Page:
And then, perhaps - Home!"

84
"In the Kitchen or Parlor,
  Or Field with the clover -
Women are Women,
The Wide World over!"

85
Or ever the knightly years were gone
  With the old world to the grave,
I was a King in Babylon
  And you were a Christian Slave.

86
  "I'm going to
serve him!"

87
  "It was my night 
for waiting on you!"

88
"Where are the figs?"

89
  "The figs are gone - and
you know he specially
asked for figs tonight!"

90
  "You serve the dinner -
and I'll run up to the tree
by the old ruins, and
pick some more!"

91
  "Why did you let Mary
go to the ruins at this time
of night - don't you know
it's the drinking place of 
the Leopards!"

92
"They say the Lion and
  the Lizard keep The
Courts where Jamshyd
gloried, and drank deep -"

93
  "That wonderful look of
fear in your eyes, makes
me almost forget - England!"

94
  "Sometimes, Crichton, I could
almost believe that you were
a King in Babylon!"

95
  "If I was a King in
Babylon - then you were
the Christian Slave!"

96
  "I'll tame thee, never
fear - my pretty, snarling
Tiger-Cat!"

97
"I saw, I took, I cast you by -
  I bent and broke your pride -"

98
  "Bring forth - the sacred
Lions of Ishtar!"

99
  "Choose thine own fate:
yield thou to me willingly, or
thou shalt know the fitting
cage we've built for thee -
O, Tiger Woman!"

100
  "Through lives and lives,
thou shalt pay - O, King!"

101
"I know I've paid, through
                  lives and lives!
But I loved you then -
            and I love you now!"

102
"Ah, my Beloved, Fill the
              Cup that clears
To-day of past Regrets and
              Future Fears -
To-morrow? Why, Tomorrow
                   I may be
Myself with Yesterday's Sev'n
               Thousand Years."

103
  "To the future
Mrs. Crichton!"

104
  "You sly old Fox -
you'll get a lot of tid-
bits out of this!"

105
  "Wilt thou have this
woman to thy wedded
wife?"

106
"Wait - see! A ship - a ship!"

107
  "Do you know what that 
means, Mary - it means that 
he's coming back to me!"

108
  "It means that "Babylon" 
has fallen, Mary - and that
Bill Crichton must play
the game!"

109
  "It's a dream - isn't it, 
Crichton? There isn't
really any ship!"

110
  "Let me show you some of 
the more or less ingenious
devices that I have contrived
to make! After all - education
does tell, doesn't it?"

111
"My Lady!"

112
  There is none to
    salute him now
- unless we do it.

113
So easily does Human Nature slip
  back into its accustomed groove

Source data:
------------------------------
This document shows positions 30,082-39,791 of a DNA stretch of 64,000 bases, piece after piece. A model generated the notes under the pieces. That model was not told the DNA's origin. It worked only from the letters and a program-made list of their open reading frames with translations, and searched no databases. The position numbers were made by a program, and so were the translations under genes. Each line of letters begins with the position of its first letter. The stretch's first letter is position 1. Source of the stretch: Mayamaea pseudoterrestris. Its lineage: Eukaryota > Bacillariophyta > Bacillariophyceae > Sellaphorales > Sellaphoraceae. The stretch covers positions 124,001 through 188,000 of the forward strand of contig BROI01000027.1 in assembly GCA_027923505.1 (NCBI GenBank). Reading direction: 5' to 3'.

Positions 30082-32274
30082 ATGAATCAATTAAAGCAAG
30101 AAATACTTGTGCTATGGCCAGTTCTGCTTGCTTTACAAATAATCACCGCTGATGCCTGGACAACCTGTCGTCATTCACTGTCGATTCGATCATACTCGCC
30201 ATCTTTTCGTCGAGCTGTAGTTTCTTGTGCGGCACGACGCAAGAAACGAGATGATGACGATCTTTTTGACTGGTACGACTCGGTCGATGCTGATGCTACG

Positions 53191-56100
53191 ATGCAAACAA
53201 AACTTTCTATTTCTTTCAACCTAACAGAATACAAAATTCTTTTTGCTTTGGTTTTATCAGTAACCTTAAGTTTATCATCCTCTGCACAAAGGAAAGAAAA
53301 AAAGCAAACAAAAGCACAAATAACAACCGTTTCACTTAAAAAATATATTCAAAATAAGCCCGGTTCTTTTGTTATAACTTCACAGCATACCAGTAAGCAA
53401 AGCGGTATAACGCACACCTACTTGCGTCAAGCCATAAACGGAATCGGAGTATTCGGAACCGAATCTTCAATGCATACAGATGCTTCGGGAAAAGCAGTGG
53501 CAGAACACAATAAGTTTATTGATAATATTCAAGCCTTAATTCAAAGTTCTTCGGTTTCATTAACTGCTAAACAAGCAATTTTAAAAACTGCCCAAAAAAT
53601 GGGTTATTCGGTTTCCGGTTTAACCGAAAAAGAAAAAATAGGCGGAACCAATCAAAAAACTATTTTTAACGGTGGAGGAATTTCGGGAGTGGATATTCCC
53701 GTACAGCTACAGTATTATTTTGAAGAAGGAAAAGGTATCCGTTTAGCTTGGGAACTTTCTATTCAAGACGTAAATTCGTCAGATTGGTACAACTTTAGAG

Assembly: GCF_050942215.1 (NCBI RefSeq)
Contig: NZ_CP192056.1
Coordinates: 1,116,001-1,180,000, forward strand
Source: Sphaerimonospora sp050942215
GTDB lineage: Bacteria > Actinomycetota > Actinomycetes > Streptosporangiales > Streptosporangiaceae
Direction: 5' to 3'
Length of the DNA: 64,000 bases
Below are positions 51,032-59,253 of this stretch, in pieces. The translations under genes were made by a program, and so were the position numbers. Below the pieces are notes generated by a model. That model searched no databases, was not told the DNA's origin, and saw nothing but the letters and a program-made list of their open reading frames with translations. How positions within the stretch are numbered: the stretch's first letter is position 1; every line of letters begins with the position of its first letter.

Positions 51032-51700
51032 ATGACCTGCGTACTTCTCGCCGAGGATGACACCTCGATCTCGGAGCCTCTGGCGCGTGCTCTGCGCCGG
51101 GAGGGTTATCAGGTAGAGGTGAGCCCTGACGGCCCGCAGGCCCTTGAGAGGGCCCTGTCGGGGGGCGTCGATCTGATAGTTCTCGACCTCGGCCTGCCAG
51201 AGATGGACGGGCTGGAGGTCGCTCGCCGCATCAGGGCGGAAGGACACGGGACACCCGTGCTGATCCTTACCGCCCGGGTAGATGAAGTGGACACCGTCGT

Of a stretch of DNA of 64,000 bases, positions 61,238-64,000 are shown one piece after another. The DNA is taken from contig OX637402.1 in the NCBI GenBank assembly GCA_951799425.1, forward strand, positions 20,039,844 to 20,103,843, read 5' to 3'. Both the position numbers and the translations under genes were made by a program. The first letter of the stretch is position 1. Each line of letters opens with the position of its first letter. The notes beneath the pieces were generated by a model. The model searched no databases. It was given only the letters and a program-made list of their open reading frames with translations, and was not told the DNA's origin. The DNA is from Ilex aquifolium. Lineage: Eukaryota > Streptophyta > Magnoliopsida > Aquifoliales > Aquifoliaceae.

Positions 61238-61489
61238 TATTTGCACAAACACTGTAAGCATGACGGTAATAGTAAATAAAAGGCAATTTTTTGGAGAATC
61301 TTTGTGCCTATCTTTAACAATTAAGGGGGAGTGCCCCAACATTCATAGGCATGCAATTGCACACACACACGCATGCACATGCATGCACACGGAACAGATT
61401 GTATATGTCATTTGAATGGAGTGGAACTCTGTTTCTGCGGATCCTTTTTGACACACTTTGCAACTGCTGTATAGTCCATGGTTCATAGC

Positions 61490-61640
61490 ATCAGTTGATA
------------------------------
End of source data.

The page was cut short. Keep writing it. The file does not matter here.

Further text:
that the Loams, once Home, await as
eagerly their perfumed bath, as if they'd
never bathed in Jungle streams - eat
their expensive meals as calmly, as if
they'd never begged for soup - give
orders to their Butler as coolly, as if
in a Forgotten Yesterday - they had not
called him "King"!

114
  "It was in the old Ruins
- and the Leopard was just
about to spring, as I let
fly my arrow -"

115
  "Youth will be youth - even
on an island, Crichton! Now,
I suppose there was a certain
amount of - sentimentalizing
going on, wasn't there?"

116
  "There was as little equality
on the Island as elsewhere, my
Lady - in fact, I didn't even take
my meals with the family!"

117
  "To the future
Lady Brockelhurst!"

118
  "Tell Lady Mary that an
old friend of hers, wishes
to see her."

119
"Dinner is served."

120
  "I'm desperate, Mary - and I've
come to ask you to help my
husband get work. My own family
have cast me off, because I
married a chauffeur - and his
friends won't accept me!"

121
  "I'd like to reward you, 
Crichton, for your faithful-
ness to her Ladyship, on
the Island!"

122
  "A Cat may look at a
Queen, my Lord."

123
  "If you really loved him,
Eileen, it wouldn't matter
whether he were King or
Chauffeur! I know because
I, too, love someone - and
I'm willing to give up
everything for him!"

124
  "Don't believe the story-
books, Mary - Love isn't
everything! There is Hered-
ity - and Tradition - and
London!"

125
  "It's about Tweeny and me,
I wanted to speak, my Lady.
As soon as you can conven-
iently replace us - we are to
be married - and sail for
America!"

126
  "I wish you -
every happiness!"

127
"You may break, you may shat-
  ter the vase, if you will -
 But the scent of the Roses will
hang round it still!"
         ____________

 So does a great sacrifice shed
its fragrance over a life-time - long
after the Flower of Love is gone.

128
  "I understand, my dear, why
you postponed our marriage:
You loved Crichton - the admir-
able Crichton! But since I'll
still be waiting for you at the
Judgment Day, don't you think
you might - reconsider?"

The End.